Chapter 8 Section 5
To Europeans in the mid-1300s, the end of the world seemed to have come. First, widespread crop failures brought famine and starvation. Then, plague and war ravaged populations. Europe eventually recovered from these disasters. Still, the upheavals of the 1300s and 1400s marked the end of the Middle Ages and the beginning of the early modern age.
In the autumn of 1347, a fleet of Genoese trading ships loaded with grain left the Black Sea port of Caffa and set sail for Messina, Sicily. By midvoyage, sailors were falling sick and dying. Soon after the ships tied up at Messina, townspeople, too, began to fall sick and die. Within months, the disease that Europeans called the Black Death was raging through Italy. By 1348, it had reached Spain and France. From there, it ravaged the rest of Europe. One in three people died—a death rate worse than in any war in history.
The Plague Spreads from Asia
The sickness was bubonic plague, a disease spread by fleas carried by rats. Bubonic plague had broken out before in Europe, Asia, and North Africa but had subsided. One strain, though, had survived in Mongolia. In the 1200s, Mongol armies conquered much of Asia, probably setting off the new epidemic, or outbreak of rapid-spreading disease.
In the pre-modern world, rats infested ships, towns, and even the homes of the rich and powerful, so no one took any notice of them. In the early 1300s, rats spread the plague in crowded Chinese cities, which killed about 35 million people there. Fleas jumped from those rats to infest the clothes and packs of traders traveling west. As a result, the disease quickly spread from Asia to the Middle East and then to Europe.
Normal Life Breaks Down
In Europe, the plague brought terror and bewilderment, as people had no way to stop the disease. Some people turned to magic and witchcraft for cures. Others plunged into wild pleasures, believing they would soon die anyway. Still others saw the plague as God’s punishment. They beat themselves with whips to show that they repented their sins. Normal life broke down as people fled cities or hid in their homes to avoid contracting the plague from neighbors and relatives.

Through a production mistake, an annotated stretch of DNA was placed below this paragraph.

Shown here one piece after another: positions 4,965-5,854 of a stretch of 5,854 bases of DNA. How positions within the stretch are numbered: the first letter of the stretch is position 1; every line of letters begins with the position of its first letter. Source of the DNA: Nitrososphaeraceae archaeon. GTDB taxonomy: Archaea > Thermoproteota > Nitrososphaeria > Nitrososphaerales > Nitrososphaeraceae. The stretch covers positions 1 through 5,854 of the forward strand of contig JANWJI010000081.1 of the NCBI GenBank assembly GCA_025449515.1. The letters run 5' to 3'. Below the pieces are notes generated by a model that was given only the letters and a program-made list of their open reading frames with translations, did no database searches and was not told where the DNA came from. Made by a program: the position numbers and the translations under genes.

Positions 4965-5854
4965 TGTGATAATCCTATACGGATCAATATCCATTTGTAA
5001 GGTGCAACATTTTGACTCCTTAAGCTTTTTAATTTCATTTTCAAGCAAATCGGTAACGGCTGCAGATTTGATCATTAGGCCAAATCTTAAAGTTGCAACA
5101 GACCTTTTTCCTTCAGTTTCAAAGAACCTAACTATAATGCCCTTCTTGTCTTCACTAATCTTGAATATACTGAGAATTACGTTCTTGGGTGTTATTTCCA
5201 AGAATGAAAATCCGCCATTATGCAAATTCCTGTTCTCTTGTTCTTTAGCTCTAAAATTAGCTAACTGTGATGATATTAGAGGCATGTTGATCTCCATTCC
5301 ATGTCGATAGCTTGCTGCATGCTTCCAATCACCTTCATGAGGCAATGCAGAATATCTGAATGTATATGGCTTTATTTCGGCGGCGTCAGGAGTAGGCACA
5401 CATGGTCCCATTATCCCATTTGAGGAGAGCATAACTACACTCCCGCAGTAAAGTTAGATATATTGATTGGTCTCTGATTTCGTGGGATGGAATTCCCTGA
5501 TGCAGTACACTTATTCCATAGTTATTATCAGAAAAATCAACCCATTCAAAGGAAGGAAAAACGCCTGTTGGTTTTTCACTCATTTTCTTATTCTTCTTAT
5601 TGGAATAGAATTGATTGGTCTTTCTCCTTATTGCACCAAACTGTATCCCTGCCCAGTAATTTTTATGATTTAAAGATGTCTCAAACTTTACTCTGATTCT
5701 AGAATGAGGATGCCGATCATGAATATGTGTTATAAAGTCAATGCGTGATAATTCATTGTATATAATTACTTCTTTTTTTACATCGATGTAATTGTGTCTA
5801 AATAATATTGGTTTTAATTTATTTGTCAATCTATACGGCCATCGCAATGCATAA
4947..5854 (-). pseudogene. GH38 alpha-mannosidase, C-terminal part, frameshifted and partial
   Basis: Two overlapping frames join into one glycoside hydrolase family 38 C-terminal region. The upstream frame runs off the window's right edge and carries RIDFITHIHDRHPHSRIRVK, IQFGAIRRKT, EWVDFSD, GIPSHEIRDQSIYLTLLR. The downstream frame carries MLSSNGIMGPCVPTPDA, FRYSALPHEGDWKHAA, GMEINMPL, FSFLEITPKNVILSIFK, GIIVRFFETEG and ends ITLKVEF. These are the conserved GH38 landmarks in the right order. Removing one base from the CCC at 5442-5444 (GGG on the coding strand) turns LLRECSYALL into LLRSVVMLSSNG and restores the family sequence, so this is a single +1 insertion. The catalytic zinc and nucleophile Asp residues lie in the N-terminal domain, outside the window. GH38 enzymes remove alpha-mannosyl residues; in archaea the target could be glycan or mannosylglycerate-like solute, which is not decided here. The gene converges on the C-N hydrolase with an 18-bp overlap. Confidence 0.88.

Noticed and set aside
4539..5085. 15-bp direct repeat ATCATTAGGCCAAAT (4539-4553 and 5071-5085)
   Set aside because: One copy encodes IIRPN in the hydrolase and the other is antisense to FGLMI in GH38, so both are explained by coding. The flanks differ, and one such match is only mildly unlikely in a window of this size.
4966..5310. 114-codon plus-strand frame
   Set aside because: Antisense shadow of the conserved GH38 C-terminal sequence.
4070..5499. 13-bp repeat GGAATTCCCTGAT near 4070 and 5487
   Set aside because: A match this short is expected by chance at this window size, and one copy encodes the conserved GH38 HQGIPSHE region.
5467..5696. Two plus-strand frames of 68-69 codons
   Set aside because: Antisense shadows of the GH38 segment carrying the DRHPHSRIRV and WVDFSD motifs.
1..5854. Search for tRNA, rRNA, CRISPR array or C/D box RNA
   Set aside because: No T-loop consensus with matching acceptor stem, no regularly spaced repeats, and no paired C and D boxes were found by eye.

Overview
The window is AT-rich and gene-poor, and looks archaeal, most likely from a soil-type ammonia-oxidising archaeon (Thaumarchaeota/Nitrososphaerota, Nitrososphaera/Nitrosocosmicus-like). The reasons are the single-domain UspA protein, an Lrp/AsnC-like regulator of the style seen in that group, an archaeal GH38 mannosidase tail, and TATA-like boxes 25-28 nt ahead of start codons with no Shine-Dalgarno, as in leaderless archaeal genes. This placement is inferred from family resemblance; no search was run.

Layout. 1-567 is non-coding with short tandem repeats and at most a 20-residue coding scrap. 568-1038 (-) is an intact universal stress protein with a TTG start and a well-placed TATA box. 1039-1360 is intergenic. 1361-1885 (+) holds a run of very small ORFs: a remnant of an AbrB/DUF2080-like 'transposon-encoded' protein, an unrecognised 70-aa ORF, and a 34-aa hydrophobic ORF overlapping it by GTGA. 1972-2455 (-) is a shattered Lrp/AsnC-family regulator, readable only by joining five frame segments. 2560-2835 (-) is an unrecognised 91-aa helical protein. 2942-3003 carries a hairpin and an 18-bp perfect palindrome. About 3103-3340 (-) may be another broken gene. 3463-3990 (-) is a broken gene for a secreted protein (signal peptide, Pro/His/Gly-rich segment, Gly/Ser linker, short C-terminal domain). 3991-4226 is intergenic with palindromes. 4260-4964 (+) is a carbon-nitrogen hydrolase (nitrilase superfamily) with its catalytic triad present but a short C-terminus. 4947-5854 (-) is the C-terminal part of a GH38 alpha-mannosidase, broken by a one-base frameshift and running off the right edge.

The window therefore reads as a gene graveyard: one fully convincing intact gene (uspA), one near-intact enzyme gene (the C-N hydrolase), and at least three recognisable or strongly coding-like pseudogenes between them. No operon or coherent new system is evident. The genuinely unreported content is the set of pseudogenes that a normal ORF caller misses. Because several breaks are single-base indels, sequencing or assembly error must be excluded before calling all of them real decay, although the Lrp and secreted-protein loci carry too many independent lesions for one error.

Some Christians blamed Jews for the plague, charging unjustly that they had poisoned the wells to cause the disease. In the resulting hysteria, thousands of Jews were slaughtered.
The Economy Suffers
As the plague kept recurring in the late 1300s, the European economy plunged to a low ebb. When workers and employers died, production declined. Survivors demanded higher wages. As the cost of labor soared, inflation, or rising prices, broke out too. Landowners and merchants pushed for laws to limit wages. To limit rising costs, landowners converted croplands to land for sheep raising, which required less labor. Villagers forced off the land looked for work in towns. There, guilds limited opportunities for advancement.
Coupled with the fear of the plague, these restrictions sparked explosive revolts. Bitter, angry peasants rampaged in England, France, Germany, and elsewhere. In the cities, artisans fought for more power, usually without success. Revolts erupted on and off through the 1300s and 1400s. The plague had spread both death and social unrest. Western Europe would not fully recover from its effects for more than 100 years.